On top of this Dan identified that “clients were starting to demand an integrated approach. Marketing in the tech sector had previously been about capturing demand – trade show lists, google ads, LinkedIn ads. Over the last few years that’s no longer been enough. Most sophisticated clients still need that data capture but the ones who’ve become most agile are those who have been actively looking at how to create that demand through their own channels – be it video on demand content, podcasts, webinars. So helping them on that content creation journey has been absolutely key.”
The Skills and People to Deliver the Vision
This type of transformation demands leadership from someone who understands the journey, and the introduction of different skill sets that traditional media businesses haven’t had, or haven’t previously placed importance on. In order to make the transition it’s essential you have an experienced marketer, or adviser, to represent the voice of the customer within your business.
Look at the team you currently have and ask yourself not only where the skills gaps lie, but also are your current team adaptable, flexible, agile? And can they grasp the vision and potential of the future of the business?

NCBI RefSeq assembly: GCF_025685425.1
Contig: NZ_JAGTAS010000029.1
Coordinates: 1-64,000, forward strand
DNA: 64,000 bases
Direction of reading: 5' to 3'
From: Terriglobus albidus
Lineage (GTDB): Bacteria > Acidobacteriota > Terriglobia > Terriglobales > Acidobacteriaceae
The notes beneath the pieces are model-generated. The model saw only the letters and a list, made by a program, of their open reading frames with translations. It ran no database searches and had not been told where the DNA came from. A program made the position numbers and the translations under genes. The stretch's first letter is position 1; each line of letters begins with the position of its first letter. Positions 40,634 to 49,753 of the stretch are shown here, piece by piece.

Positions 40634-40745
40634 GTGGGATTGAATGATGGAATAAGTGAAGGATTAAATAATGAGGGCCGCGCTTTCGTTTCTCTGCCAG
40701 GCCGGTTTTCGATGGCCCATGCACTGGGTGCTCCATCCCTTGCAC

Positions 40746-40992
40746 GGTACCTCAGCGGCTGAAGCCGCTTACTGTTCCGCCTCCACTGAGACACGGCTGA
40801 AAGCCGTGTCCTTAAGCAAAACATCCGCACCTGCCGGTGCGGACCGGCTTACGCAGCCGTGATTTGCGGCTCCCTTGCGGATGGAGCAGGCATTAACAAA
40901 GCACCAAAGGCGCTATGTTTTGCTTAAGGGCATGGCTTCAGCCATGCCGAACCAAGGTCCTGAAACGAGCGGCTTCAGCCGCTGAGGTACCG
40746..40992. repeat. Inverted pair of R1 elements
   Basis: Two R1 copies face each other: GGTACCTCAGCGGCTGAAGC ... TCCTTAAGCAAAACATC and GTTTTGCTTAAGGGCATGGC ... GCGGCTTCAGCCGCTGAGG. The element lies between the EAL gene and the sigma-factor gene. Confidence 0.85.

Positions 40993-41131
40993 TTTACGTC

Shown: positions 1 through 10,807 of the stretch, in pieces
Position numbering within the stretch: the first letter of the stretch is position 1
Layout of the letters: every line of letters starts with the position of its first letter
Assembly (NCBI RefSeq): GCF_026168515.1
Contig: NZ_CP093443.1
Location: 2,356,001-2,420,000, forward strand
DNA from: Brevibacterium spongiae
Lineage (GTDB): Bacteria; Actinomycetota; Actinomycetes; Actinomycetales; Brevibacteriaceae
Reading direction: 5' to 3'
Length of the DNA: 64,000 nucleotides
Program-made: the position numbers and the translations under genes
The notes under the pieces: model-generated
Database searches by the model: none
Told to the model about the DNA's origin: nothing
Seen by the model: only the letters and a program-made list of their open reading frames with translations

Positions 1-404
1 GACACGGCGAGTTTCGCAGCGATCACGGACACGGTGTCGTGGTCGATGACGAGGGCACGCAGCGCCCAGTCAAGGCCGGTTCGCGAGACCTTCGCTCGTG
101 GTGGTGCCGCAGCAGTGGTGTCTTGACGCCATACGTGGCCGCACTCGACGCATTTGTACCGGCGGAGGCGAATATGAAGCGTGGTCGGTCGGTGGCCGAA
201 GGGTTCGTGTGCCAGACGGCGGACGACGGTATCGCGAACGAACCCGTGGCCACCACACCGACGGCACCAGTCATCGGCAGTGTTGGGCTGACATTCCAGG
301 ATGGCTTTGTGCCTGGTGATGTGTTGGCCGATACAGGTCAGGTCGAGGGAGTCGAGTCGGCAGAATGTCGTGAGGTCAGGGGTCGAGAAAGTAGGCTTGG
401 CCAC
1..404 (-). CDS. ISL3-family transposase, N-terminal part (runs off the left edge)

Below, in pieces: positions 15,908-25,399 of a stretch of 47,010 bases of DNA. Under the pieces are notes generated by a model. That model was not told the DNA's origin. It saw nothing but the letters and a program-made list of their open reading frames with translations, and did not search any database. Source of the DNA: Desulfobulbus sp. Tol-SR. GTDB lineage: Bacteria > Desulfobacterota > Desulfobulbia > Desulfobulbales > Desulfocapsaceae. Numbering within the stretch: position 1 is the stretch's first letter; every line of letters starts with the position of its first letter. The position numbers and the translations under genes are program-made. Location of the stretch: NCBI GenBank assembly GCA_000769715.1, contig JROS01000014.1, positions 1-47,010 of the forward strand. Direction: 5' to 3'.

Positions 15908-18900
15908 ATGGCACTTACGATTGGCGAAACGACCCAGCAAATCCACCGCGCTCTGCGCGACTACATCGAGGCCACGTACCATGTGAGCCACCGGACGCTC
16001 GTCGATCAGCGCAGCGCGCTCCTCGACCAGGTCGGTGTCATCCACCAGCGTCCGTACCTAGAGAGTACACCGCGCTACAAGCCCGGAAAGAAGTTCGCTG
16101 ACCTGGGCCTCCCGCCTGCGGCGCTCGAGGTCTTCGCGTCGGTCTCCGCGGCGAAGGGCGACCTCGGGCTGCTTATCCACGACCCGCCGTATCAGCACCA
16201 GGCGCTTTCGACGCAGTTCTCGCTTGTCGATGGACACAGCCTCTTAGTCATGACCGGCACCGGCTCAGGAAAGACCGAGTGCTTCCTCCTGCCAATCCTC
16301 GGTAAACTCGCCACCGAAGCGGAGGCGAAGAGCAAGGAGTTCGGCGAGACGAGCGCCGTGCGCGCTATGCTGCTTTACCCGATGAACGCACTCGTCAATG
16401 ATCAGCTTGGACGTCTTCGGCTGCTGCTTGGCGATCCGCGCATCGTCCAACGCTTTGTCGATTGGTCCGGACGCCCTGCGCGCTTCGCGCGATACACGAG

Not only that, Dan Loosemore makes a great point that “if you know that all of these changes are happening on the customer side, then doesn’t it make sense to take a more introspective look at your own marketing strategies? If you’re not investing in and interrogating your own marketing, how are you going to sell integrated marketing campaigns with credibility?”. Marketing can often be an overlooked function, especially in startup and Scaleup media businesses, but investment in marketing skills is essential in making a success of a Marketing Solutions model.
Adding a Customer Success role to your team is also key. Dan commented that “if you want to become a strategic ally to your clients’ marketing functions, Customer Success is key to that, to act as a project manager in campaign delivery, but also as the campaign is being delivered to educate the client on value and to spot those opportunities over the duration of the campaign. Being able to visualise results and having a Customer Success team who can talk clients through that so that you’re continuing to prove the model and continuously demonstrating value. You’ve got to be thinking about how to deepen the relationship, so you’re not even approaching renewal discussions with ‘do you want to repeat’ you’re talking about ‘what does 2022 look like’?”.